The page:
BOOK REVIEW News Weekly
Money and quantum physics
, February 11, 2017
THE EVOLUTION OF MONEY
by David Orrell and Roman Chlupaty
Columbia University Press, New York
Hardcover: 320 pages
Price: AUD $72.50
Reviewed by Colin Teese
Who would have thought of linking money and quantum physics? Well, Orrell and Chlupaty have done just that in The Evolution of Money, perhaps the best book on money I have ever read.
David Orrell is an applied mathematician by training and a writer by choice. Having read The Evolution of Money, it is hardly surprising to find that his other books include How the Science of Complex Systems is Transforming Economic Thought.
Yes, economic thought. But what about economic practice? The problem is that economic practice is embedded in politics (despite what most economists would prefer to believe), while science is less so. Orrell’s co-author, Roman Chlupaty, is a journalist and consultant on the global economy and politics.
Books on money have streamed into our literature over recent decades. Most are long on the narrow history of money and short on information about how and why it became what it is today.
Orrell and Chlupaty have developed a substantial bibliography to support the views they put to us in what turns out to be a brilliant book. It is noteworthy that within that bibliography relatively little is drawn from the mass of literature specifically about money.
The title of the book gives us a clue as to why. The authors have set themselves the dauntingly difficult task of explaining money, as it were, from the ground up, cutting the cant that has surrounded the subject for centuries. Blending a happy combination of skills and experience, they have recorded a satisfying and entertaining account of how money has impacted, of course, on economics, but no less on politics and society.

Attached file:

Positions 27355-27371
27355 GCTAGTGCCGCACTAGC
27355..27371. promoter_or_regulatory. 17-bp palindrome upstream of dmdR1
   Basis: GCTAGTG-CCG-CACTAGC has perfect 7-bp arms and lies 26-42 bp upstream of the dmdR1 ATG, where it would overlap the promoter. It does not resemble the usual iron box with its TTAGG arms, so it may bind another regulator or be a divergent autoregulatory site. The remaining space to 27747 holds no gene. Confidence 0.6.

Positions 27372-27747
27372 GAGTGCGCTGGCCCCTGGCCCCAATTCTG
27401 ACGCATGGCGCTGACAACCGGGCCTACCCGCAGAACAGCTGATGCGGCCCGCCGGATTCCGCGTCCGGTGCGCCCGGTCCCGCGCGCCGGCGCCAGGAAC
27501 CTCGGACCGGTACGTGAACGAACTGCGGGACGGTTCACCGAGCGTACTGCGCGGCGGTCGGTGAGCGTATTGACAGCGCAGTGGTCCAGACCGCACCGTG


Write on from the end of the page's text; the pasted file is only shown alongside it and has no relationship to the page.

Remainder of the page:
But that is not the end of it. They make a persuasive case, at least to this reader’s satisfaction, on how the evolution of money has tracked that of science – with special reference to 20th-century developments in quantum physics.
20th-century research resulted in scientific thought moving away from what was called traditional Newtonian “linear” thinking.
Proceeding to conclusions on the basis of “linear structures” (for example, 1+2=3) could no longer alone explain what was happening in much more complex scientific systems such as quantum physics.
What apparently interested David Orrell, in particular, was the fact that economics and money had been caught up in the same phenomenon. The scientific reaction was to take on board and adjust to the fact that complexity was reshaping the way they approached their discipline.
Complexity was reshaping 20th and 21st-century economics in the same way. However, research in economics and money, subject to the same influences, chose to remain committed to 19th-century lateral thinking.